Diversifying with Visual Media
Content marketing is currently entering adulthood as an ever increasing number of brands begin to realize the incredible power of great content. As the field continues to grow, savvy brands must take additional steps to continue to differentiate and stand out from the rest of the pack. Markets are increasingly crowded with content, so much so that many consumers have become entirely overwhelmed.
More than ever, it’s incredibly important to produce content that has real stickiness for your users. Although simple text and blog post style content has been successful in the past, these days it’s simply not memorable enough. Content that fails to make a memorable impact with your audience is likely not worth the energy put into creating it. It’s increasingly clear that many brands should consider relying on more visual forms of content that open up new opportunities for engagement.
As markets mature, we need to find new ways of making great content
Integrating visual forms of media like infographics, videos, and slideshares into your brand’s content marketing package will leave a memorable impact with your customers, ultimately leading to bottom-line results.
Industries overwhelmed by content
Marketing tends to move in waves, and it’s no surprise that with the recent trend towards content based marketing the industry is seeing incredible growth in the number of regular posts and articles that focus on “How To” or “10 Easy Ways”. Articles like these are well known for generating a fairly high number of both views and shares, as they’re easy to approach and highly consumable. But the success of some has led to an enormous wave of copycats, and virtually every industry has found itself overwhelmed by this kind of low-impact content.
With this much stuff, you’ve got to stand out!
Each individual piece on its own is fine, and generates a reasonable amount of low-maintenance value for the user. But as industries become increasingly saturated with this kind of content each new post becomes both less valuable and more difficult to find. The differences between posts like these start to blur, and customers remember them less and less as time goes on. Blog posts of this kind have begun to outlive their usefulness.
Simply put, there’s a difference between approachable and effective. Think of text-based, low-content articles like these as the cotton candy of the content marketing world. They’re easy to produce, somewhat fun to consume, and ultimately don’t fill you up. They might drive some views, but even that is increasingly in question. Low-impact, text-based content like this isn’t memorable and fails to drive either brand recognition or sales.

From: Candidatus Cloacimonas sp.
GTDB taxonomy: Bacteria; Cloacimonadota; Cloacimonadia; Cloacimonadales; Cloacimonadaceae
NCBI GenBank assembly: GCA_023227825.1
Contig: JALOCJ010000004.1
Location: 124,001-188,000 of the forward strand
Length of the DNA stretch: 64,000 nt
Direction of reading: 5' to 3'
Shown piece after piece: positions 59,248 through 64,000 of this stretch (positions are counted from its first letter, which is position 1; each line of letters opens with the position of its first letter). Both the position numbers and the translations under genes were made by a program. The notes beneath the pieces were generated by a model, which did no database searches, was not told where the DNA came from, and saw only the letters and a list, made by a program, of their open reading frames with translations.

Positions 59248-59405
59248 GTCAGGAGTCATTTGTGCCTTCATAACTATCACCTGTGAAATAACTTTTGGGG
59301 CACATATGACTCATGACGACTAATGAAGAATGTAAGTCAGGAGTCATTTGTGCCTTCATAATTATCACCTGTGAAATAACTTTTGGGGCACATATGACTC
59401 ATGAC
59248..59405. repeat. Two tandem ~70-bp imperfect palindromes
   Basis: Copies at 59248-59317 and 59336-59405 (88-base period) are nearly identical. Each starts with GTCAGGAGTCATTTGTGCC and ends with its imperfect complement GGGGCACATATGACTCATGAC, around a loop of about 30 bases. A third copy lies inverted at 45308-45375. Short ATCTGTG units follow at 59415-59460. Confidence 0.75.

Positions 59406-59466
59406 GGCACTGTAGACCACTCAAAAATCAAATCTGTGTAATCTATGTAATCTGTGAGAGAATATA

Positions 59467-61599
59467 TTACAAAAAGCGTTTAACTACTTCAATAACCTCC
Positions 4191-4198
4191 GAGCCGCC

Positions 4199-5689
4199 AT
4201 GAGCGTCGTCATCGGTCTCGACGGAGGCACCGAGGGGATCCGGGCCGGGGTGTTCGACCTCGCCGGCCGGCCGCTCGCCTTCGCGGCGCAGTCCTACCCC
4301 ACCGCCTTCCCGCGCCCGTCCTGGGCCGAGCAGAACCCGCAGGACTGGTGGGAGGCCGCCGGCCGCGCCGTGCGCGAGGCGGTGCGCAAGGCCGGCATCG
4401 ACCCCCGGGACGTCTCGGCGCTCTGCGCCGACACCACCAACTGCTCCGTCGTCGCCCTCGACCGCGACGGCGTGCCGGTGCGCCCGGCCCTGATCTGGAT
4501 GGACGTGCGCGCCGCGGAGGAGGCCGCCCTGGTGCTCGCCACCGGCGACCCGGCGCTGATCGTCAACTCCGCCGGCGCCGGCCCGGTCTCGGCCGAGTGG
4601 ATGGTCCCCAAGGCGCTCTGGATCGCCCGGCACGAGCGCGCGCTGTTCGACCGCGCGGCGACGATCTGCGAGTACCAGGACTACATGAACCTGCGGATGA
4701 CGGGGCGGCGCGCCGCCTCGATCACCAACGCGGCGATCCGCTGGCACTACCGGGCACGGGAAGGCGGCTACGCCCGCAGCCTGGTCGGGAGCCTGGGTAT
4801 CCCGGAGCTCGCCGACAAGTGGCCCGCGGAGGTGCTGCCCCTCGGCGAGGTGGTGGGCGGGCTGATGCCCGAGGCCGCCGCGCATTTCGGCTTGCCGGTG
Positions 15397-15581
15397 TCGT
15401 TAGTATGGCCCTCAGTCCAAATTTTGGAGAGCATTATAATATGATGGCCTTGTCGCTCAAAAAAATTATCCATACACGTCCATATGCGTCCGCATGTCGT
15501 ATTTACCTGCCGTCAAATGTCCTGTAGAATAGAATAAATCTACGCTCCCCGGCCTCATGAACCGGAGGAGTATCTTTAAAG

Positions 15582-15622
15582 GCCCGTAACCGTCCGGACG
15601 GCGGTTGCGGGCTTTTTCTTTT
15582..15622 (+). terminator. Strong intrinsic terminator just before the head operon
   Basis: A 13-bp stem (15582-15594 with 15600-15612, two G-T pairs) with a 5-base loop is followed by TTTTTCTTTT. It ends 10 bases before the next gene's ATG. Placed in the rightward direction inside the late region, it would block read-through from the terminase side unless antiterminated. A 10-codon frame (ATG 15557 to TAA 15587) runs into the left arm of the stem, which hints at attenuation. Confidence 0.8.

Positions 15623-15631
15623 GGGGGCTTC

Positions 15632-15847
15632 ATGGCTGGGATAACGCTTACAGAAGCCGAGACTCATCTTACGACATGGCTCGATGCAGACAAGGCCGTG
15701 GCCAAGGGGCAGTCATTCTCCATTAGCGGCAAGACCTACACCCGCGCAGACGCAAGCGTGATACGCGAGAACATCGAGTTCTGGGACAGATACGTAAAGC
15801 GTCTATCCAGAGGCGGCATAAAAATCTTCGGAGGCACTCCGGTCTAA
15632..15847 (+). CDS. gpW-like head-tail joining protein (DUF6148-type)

If you’re looking to leave a lasting impression, the introduction of effective visual media is a powerful way to impact your audience.
The demand for visual media
Consider the following five statistics:
- 90% of information that comes to the brain is visual. Think about the way that your brain perceives information. For most of us, the primary information we receive comes from our visual perception of the world around us. Text is great for allowing humans to pass detailed information from one individual to the next, but it’s not how our brains evolved to interact with the world. Providing consumers with more visual information will activate more of their brain, increasing retention and improving the stickiness of your brand.
- 40% of people respond better to information when it is presented visually. This should come as no surprise given the above statistic, and it continues to reinforce the idea that there is a massive, underserved niche that is thirsting for visual content.
A creative visual identity is extremely memorable
- Articles with images get 94% more views than articles without. Those “Five Quick Tips” articles are often considered a viewership juggernaut by marketers, so it may come as a bit of a surprise that it’s visuals that often drive views most effectively. If your goal is to increase views, seriously consider bumping the visual content of a given piece.
- On Facebook, videos are shared twelve times more than links and text posts combined. Simply put, on social sharing sites visual content is king. Videos and pictures drive engagement in a way that text-based posts can’t hope to match.
- Interesting content is a top three reason people follow brands on social media. Again, visual content drives engagement. Content is the voice of your brand on social media, it’s how you differentiate from competitors and make a compelling case to your followers.
It’s clear that there’s an obvious demand for visual media, but many companies are taking the easy road by falling back on old habits rather than aspiring to real greatness through the application of creativity.